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Posted by Lewis on November 01, 2004

In Reply to: We don't often get candidates of her caliber. posted by Gary on October 31, 2004

: : : Could anyone tell me what that might mean?

: : : Thanks

: : : We don't often get candidates of her caliber.

: : Caliber (or calibre as we'd spell it here in the UK) has two meanings. Firstly it's the word for the inside diameter of a tube, most often used with firearms or artillery and by association with ammunition - so a .45 Magnum, a 9mm Walther PPK, a .22 bullet, a 5 inch howitzer and so on. Caliber also means "quality" or "degree of worth" - usually with a tacit implication of good. Thus, your sentence means "We don't often get candidates as good as she is."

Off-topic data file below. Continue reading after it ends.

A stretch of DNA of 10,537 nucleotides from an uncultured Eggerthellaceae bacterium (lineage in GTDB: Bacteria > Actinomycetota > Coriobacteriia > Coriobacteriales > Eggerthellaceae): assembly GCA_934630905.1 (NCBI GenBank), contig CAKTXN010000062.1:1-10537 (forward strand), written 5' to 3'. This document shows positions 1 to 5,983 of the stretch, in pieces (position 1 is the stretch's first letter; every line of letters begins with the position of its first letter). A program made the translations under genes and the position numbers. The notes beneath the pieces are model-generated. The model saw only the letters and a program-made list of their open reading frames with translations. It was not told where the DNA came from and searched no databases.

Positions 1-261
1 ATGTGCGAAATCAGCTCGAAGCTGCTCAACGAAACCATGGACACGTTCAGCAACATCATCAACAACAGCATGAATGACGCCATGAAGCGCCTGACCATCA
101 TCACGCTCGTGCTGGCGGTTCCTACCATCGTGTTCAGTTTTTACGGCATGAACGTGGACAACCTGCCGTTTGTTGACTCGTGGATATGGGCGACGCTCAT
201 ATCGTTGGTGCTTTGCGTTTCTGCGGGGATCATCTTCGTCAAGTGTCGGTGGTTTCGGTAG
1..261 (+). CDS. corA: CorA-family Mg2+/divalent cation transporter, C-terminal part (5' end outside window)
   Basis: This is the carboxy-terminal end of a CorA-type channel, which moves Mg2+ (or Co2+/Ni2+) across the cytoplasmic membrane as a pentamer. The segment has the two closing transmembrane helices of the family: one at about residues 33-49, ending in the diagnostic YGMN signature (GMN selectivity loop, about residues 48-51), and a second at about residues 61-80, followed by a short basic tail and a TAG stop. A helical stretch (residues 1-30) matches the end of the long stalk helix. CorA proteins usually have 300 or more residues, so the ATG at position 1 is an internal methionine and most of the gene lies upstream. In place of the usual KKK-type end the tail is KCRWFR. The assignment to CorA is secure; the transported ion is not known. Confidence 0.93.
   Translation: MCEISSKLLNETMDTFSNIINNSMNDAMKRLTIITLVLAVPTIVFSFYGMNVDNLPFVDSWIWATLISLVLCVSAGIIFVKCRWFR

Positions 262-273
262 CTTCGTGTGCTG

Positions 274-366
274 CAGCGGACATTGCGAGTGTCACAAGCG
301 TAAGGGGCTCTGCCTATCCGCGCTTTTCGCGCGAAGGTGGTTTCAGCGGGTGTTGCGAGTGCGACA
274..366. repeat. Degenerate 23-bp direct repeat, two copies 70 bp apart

: There used to be a human cannonball act in the UK. I can't remember his name unfortunately. His one-liner was 'you don't often see men of my calibre'.

Isn't Kaliber a lager-like drink with the alcohol stripped out?

I went to one brewery than de-alcoholised a brew and on a nozzle it said 'alcohol - waste product". We visitors disagreed.

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